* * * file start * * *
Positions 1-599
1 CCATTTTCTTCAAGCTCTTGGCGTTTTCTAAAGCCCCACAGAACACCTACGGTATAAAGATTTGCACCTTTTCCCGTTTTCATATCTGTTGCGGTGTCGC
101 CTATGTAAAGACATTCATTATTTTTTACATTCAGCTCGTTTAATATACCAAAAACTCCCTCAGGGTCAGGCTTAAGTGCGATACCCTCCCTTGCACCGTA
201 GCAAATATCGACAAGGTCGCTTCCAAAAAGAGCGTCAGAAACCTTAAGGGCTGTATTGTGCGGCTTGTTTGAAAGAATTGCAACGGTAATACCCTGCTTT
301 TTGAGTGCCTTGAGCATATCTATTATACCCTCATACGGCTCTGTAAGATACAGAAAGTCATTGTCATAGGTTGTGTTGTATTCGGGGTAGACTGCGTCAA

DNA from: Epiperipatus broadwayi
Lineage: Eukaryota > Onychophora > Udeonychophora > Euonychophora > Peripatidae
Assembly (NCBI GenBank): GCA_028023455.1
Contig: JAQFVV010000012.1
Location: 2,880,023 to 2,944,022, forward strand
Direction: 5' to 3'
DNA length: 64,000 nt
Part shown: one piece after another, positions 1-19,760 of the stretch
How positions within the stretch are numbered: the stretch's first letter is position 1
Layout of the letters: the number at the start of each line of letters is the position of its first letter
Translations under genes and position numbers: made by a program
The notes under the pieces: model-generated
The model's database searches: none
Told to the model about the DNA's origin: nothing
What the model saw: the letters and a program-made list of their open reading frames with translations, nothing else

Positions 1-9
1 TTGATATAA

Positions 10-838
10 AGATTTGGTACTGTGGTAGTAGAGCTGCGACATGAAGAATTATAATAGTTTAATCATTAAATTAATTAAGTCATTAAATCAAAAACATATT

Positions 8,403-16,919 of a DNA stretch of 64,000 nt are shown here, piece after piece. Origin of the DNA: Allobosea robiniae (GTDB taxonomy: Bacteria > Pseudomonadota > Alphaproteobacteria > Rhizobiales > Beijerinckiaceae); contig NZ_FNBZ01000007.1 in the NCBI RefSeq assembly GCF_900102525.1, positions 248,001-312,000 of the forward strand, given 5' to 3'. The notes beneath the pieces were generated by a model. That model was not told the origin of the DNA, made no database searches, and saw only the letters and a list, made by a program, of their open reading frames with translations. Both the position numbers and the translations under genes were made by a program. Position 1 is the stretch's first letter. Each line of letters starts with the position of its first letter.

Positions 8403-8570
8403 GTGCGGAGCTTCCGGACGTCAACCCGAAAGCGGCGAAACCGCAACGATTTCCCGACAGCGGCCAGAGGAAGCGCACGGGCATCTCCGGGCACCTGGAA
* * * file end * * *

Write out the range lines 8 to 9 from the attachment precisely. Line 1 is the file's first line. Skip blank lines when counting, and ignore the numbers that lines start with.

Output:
Assembly (NCBI GenBank): GCA_028023455.1
Contig: JAQFVV010000012.1